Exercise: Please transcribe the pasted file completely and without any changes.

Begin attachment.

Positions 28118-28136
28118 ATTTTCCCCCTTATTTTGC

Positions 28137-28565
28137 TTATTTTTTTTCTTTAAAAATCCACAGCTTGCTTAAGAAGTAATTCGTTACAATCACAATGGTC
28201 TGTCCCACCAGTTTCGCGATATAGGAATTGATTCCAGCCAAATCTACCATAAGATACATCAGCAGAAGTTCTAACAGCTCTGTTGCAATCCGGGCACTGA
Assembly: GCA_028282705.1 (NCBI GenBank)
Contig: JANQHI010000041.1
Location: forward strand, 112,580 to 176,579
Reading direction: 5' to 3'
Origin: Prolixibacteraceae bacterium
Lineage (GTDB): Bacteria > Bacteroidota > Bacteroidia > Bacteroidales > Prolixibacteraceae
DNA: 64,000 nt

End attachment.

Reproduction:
Positions 28118-28136
28118 ATTTTCCCCCTTATTTTGC

Positions 28137-28565
28137 TTATTTTTTTTCTTTAAAAATCCACAGCTTGCTTAAGAAGTAATTCGTTACAATCACAATGGTC
28201 TGTCCCACCAGTTTCGCGATATAGGAATTGATTCCAGCCAAATCTACCATAAGATACATCAGCAGAAGTTCTAACAGCTCTGTTGCAATCCGGGCACTGA
Assembly: GCA_028282705.1 (NCBI GenBank)
Contig: JANQHI010000041.1
Location: forward strand, 112,580 to 176,579
Reading direction: 5' to 3'
Origin: Prolixibacteraceae bacterium
Lineage (GTDB): Bacteria > Bacteroidota > Bacteroidia > Bacteroidales > Prolixibacteraceae
DNA: 64,000 nt